"Are you sure you want to do this? We can stop now. Surely, there's no shame in admitting defeat?"

Thick brown eyebrows knitted together, his brow was damp with sweat, his eyes unfocused, "Just take your shot, already. This ain't over yet, girlie," his words slurred a little around the edges.

"As you wish..." I felt the corner of my mouth twitch ever so slightly as I adjusted my aim, changing the trajectory so that my target was just above his sternum. I held my hand steady and waited for my shot. Letting all the air out of my lungs in one slow, steady breath I made the shot. One. Two. Three. Splash!

The people around us erupted into astonished laughter, some of them whooping and hollering, and my opponent's head sank to the edge of the table. I leaned back in my chair, draping an arm casually over the back of it, and held my other hand palm up next to my shoulder to allow the barrage of "high-fives" to come in quick congratulatory succession. I was five beers deep into this particular game of beer pong while my challenger was seven beers, two lagers, and four, well now five, shots.

I watched him wallow in his drunken self-loathing, a rather satisfied sense of victory brewing in my chest, and waited for him to take his latest shot. From the smell of it and the dark color, I would have to guess it was Jagermeister. Not a particularly friendly alcohol to some, especially when they were already beyond three sheets to the wind as it was. Myself, I really couldn't say alcohol affected me much. I've been drunk before, but it didn't take me long to build up a tolerance to beer. Some of the harder shit, now that could still get me buzzed, but beer... child's play. I was lucky, I suppose, that he managed to reach the hard liquor before I did or the playing field would have been quite different. Of course, it helped that I had amazing hand-eye coordination. Truth be told, it was beyond ordinary. I should know. I'm far from ordinary myself. Maybe it wasn't really a fair match, but who said life was fair?

The chanting of the crowd grew louder around us and I couldn't help but laugh. It felt good to be doing normal stuff that girls my age did. Okay, so most 120-pound girls couldn't drink the Varsity linebacker under the table but that just brings me back to the reason I need a little sense of normality. I'm not just a college sophomore and a Theology major. I'm not just another girl who parties with her sorority sisters and runs around town doing normal college-girl type stuff. My name is Kaia Duncan, and I am a Sin Eater.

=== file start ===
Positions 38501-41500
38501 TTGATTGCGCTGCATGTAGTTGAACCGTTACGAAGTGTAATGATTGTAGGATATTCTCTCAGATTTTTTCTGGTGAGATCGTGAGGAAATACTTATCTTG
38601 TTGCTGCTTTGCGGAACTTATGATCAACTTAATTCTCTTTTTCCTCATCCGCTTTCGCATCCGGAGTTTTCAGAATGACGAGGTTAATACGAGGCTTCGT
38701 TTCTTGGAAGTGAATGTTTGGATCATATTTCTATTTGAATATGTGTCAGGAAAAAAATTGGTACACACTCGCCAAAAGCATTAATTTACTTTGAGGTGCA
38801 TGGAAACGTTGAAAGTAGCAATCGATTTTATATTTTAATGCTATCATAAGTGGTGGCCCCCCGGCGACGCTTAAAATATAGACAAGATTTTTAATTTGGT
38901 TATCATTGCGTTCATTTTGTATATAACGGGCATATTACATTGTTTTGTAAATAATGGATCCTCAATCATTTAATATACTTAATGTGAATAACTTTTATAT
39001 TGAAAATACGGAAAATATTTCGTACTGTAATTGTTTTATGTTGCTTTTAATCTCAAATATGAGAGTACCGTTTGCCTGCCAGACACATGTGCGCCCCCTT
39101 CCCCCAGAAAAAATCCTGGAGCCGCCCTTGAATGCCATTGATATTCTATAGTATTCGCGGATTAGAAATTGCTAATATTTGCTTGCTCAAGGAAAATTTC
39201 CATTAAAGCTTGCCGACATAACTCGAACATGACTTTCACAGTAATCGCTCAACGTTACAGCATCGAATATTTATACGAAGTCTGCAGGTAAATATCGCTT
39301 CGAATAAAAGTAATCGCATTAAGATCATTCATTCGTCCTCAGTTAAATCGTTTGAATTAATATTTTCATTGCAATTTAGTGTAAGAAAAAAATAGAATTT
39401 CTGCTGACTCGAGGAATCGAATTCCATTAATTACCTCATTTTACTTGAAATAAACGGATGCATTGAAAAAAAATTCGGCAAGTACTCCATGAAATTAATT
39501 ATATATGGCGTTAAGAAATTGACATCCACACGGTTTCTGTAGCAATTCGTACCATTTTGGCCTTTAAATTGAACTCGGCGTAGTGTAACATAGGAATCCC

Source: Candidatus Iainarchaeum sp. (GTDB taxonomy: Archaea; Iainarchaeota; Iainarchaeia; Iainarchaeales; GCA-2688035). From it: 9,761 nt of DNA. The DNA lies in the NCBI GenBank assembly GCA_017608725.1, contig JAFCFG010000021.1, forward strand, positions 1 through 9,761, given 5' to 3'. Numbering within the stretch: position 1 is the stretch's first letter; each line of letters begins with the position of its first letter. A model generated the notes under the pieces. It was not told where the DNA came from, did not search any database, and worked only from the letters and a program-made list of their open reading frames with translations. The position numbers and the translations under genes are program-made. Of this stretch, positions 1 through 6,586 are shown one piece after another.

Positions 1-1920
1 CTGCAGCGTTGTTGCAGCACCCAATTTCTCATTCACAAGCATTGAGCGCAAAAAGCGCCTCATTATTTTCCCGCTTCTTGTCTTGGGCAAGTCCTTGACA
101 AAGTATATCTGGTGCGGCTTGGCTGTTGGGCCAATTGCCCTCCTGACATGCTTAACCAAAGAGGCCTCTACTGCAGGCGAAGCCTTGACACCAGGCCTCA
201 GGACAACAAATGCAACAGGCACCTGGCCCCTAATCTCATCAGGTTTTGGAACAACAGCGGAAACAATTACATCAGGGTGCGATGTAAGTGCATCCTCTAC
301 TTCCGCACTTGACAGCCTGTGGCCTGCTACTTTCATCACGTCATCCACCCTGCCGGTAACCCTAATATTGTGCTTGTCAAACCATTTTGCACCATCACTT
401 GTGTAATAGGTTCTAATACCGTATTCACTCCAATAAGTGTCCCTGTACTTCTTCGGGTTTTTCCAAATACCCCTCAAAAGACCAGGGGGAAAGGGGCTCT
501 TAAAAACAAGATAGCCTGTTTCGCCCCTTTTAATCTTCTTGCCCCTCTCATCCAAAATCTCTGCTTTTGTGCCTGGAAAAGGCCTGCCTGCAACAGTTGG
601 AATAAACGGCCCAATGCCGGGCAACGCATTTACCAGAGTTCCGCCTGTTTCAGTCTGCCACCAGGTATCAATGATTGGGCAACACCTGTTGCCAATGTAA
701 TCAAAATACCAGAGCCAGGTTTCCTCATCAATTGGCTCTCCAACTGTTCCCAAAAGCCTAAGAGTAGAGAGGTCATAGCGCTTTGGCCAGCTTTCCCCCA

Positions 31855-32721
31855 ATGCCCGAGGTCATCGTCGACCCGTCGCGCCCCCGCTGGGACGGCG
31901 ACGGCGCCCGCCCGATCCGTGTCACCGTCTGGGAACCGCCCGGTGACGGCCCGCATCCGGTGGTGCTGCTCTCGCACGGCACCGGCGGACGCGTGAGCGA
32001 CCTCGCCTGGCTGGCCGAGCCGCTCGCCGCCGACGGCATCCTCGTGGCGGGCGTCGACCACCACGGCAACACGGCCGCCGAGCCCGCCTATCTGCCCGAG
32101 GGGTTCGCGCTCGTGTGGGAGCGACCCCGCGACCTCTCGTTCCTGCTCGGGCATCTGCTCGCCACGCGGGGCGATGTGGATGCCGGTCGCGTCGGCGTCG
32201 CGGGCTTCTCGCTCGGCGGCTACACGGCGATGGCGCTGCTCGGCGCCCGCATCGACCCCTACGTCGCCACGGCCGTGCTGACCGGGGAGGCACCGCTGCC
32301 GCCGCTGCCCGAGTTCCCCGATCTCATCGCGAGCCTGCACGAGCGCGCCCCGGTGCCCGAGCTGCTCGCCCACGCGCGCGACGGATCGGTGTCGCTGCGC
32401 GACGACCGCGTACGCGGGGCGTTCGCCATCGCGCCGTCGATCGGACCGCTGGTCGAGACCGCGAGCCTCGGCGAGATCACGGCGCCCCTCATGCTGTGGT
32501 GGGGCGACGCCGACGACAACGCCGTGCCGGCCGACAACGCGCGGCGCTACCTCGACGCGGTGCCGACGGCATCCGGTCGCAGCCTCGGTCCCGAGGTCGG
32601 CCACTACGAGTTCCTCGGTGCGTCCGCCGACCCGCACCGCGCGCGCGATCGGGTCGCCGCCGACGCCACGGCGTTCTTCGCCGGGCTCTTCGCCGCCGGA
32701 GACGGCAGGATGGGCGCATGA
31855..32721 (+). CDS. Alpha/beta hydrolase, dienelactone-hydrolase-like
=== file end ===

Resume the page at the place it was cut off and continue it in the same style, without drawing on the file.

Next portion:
What's a Sin Eater, you ask? If only it was so simple. You see, I really don't know what all that entails myself. I only just found out my true nature when I was 17. What I do know is that I have a very specific purpose in life. I am the vessel of absolution and retribution. I don't know which side I was created to fight for, or if there even are sides of good and evil. I don't "work" for God or the Devil, for Heaven or for Hell. I am a neutral force. I am relief for the repentant and dread for the corrupt. The hows and whys are unimportant. Or maybe they are incredibly important. I don't know. I'm not even sure if I understand it enough myself.

The table shook suddenly, pulling my attention back to the 6'2'' football player across from me. His eyes were nearly crossed in his inebriation, but he was trying like Hell to appear pulled together and straight-laced. His meaty paw grabbed the tony shot glass, hiding it completely in his grip, and he tossed it back into his throat quickly. Discomfort and something else pulled on his features. Nausea? Dizziness? He slammed the emptied shot glass back down onto the table with such force that it shattered into pieces but the surprise of that was short lives as at that moment the towering behemoth teetered forward, then back, then spun rather suddenly off his chair, falling to the ground and pulling the chair on top of him. Laughter erupted into madness around the table, even pulling a tipsy chuckle from myself.

"You might want to pick up your mess, gentlemen," I said to the group of wobbling jocks behind his seat, but they were either too drunk or too engrossed in the hilarity of the scene before them to take notice to my instructions. Whatever. I could care less if they retrieved their friend or not. Right at that moment, I was more worried about sneaking away for a quick cigarette. I took to my feet and pushed my way through the crowd to do just that, squeezing past dozens of drinkers and smokers, through lust-driven couples and gossiping harpies. I didn't stop to dwell too much on the idea that some day it might be one of them at my mercy. If I let myself think about that then I would never be able to do my job. I wasn't sure what would happen if I flat-out refused my calling but it couldn't be good, whatever it was. I wasn't exactly overwhelmed with a great curiosity to find out.